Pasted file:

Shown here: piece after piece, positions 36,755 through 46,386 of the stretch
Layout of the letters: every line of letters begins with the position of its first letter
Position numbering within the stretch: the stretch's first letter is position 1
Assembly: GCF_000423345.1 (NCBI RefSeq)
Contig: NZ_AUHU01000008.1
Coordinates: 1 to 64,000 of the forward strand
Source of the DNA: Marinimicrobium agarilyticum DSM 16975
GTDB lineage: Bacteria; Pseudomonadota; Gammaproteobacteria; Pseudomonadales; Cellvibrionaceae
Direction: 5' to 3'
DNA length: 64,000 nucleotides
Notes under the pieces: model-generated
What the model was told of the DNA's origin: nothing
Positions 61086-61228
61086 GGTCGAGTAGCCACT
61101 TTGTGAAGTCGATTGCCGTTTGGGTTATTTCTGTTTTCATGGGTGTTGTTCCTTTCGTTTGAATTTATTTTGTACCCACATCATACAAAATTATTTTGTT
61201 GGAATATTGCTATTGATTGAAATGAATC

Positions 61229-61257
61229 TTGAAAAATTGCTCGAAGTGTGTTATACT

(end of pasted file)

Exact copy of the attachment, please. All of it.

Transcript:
Shown here: piece after piece, positions 36,755 through 46,386 of the stretch
Layout of the letters: every line of letters begins with the position of its first letter
Position numbering within the stretch: the stretch's first letter is position 1
Assembly: GCF_000423345.1 (NCBI RefSeq)
Contig: NZ_AUHU01000008.1
Coordinates: 1 to 64,000 of the forward strand
Source of the DNA: Marinimicrobium agarilyticum DSM 16975
GTDB lineage: Bacteria; Pseudomonadota; Gammaproteobacteria; Pseudomonadales; Cellvibrionaceae
Direction: 5' to 3'
DNA length: 64,000 nucleotides
Notes under the pieces: model-generated
What the model was told of the DNA's origin: nothing
Positions 61086-61228
61086 GGTCGAGTAGCCACT
61101 TTGTGAAGTCGATTGCCGTTTGGGTTATTTCTGTTTTCATGGGTGTTGTTCCTTTCGTTTGAATTTATTTTGTACCCACATCATACAAAATTATTTTGTT
61201 GGAATATTGCTATTGATTGAAATGAATC

Positions 61229-61257
61229 TTGAAAAATTGCTCGAAGTGTGTTATACT